There was also failure to audit and therefore and therefore safety auditing was not a part of their organizational structure. The institutions management also ignored past mistakes that had caused other incidents at the station and therefore had only themselves to blame for not correcting past mistakes. The warning signals from the previous accidents should have been taken seriously and mitigation measures should have been effected immediately. Three years prior to this incident, there had been a similar signaling failure at the station after rewiring was done. They therefore should have been more careful considering the past failure of the system.

Considering the past issues should have been taken into account and hence the incident could have been avoided. Ignoring of established safe systems was also a factor in the occurrence of the incident. One example of these ignored established systems was that the proper procedure for particular rewiring detail was not followed as needed. There were also no independent wire counts done as was required by protocol and the redundant wires were neither disconnected nor tied back as required. Other modifications on the signaling and wiring that should have been done on the job were not done as required and no further consultation was done.

Conclusion

The Clapham Junction accident is just another one case caused by serious human error and lack of accountability by the personnel concerned ensuring safety is observed. Taking into account past mistakes and warnings from incidents in the past that had taken place in a similar pattern should have been used as a platform to avoid the incident. Sealing al loopholes that brought about breaches in security and safety protocol could have been a key concern of the organization. It is clearly evident that the problem of safety breaches is more disastrous than people choose to accept. Reflecting seriously on these underlying issues, it is very clear that people did not really take their responsibilities as seriously required for everything to be in a required order. When poor leadership is given charge at such critical institutions that deal with transporting human souls, it is a big mistake (Freeman and Rakotonirainy, 2015). The presence of poor communication structure is also another contributory issue that should be taken seriously to avoid misunderstanding and poor workmanship. Poor communication results in disconnected organization and hence ineffective results from the relevant staff. Ignoring warnings from the past seriously can lead to heart breaking tragedies. The serious consideration of minor safety protocol could go a long way in saving human lives.

Policy and regulation concerning safety breaches that cause loss of human life and other catastrophic incidences should be enforced by the relevant authorities. Individuals working in the specific departments should at all times be held accountable for mistakes that cause problems under their supervision. They should be made to face consequences in order to effect serious work ethic amongst personnel. The organization concerned should also synergize and utilize effectively the resources under their disposal in provision of safe transport systems for commuters. Proper communication channels are also necessary for safety to be observed in accordance to set policy. Proper communication either from the top down or vice versa give an environment of understanding and accountability to every personnel responsible for a certain task. Proper auditing of all safety procedures as required should also be done as effectively as it is required. The organization should therefore have proper auditing procedure at all time. Proper training of their personnel should also be ensured to impact necessary skill and expertise in their specific lines of duty.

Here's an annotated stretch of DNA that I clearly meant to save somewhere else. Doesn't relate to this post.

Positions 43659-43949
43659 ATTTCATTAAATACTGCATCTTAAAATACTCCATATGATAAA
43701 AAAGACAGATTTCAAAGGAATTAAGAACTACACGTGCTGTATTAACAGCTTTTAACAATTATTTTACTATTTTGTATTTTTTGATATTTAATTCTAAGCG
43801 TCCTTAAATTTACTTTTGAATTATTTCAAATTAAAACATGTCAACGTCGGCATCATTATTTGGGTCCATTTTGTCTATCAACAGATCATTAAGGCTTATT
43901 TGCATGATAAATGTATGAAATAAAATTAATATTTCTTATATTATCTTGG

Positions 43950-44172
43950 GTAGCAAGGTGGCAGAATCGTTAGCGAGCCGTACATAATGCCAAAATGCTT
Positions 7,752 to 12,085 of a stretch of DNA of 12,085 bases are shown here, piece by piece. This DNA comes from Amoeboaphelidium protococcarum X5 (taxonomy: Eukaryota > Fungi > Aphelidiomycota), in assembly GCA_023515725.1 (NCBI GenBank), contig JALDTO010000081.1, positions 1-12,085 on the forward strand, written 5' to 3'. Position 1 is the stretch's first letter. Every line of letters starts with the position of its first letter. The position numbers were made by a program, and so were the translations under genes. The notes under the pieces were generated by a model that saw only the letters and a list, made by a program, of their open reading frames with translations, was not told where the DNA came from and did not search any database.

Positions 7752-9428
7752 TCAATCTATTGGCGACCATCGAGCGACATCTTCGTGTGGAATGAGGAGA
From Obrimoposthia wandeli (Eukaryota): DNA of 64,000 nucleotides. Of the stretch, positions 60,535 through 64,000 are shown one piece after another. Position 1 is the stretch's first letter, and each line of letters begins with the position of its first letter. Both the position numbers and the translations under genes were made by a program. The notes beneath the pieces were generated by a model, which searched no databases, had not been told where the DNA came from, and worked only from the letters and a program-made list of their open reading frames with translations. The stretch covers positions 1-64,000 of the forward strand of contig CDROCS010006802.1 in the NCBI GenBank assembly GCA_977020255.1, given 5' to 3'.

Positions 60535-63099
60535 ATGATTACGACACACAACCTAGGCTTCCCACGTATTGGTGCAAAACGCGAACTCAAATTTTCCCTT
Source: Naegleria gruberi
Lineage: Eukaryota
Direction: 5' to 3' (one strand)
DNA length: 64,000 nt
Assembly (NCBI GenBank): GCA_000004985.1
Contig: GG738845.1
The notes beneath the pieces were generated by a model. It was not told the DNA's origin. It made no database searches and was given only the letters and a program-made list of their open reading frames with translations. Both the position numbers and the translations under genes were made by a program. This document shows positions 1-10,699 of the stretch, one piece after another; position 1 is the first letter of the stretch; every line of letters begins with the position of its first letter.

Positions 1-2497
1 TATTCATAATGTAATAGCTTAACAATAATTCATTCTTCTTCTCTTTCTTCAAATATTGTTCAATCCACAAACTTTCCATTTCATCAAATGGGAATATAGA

References

Baysari, M. T., McIntosh, A. S., & Wilson, J. R. (2008). Understanding the human factors contribution to railway accidents and incidents in Australia. Accident Analysis & Prevention, 40(5), 1750-1757.

Salmon, P. M., Lenn?, M. G., Read, G. J., Mulvihill, C. M., Cornelissen, M., Walker, G. H., & Stanton, N. A. (2016). More than meets the eye: using cognitive work analysis to identify design requirements for future rail level crossing systems. Applied ergonomics, 53, 312-322.

Freeman, J., & Rakotonirainy, A. (2015). Mistakes or deliberate violations? A study into the origins of rule breaking at pedestrian train crossings. Accident Analysis & Prevention, 77, 45-50.

Salmon, P. M., Read, G. J., Stanton, N. A., & Lenn?, M. G. (2013). The crash at Kerang: Investigating systemic and psychology factors leading to unintentional non-compliance at rail level crossings. Accident Analysis & Prevention, 50, 1278-1288.

Australia, S. W. (2014). Work-related traumatic injury fatalities, Australia 2013. ACT: Canberra.

Naweed, A. (2013). Psychological factors for driver distraction and inattention in the Australian and New Zealand rail industry. Accident Analysis & Prevention, 60, 193-204.

Luong, P., & Xia, M. (2016). The light rail revolution-a safety risk perspective. CORE 2016: Maintaining the Momentum, 714.

Klockner, K., & Toft, Y. (2015). Accident modelling of railway safety occurrences: The Safety and Failure Event Network (SAFE-Net) Method. Procedia Manufacturing, 3, 1734-1741.

Quan, S. F., & Barger, L. (2015). Brief review: sleep healthcare and safety for transportation workers.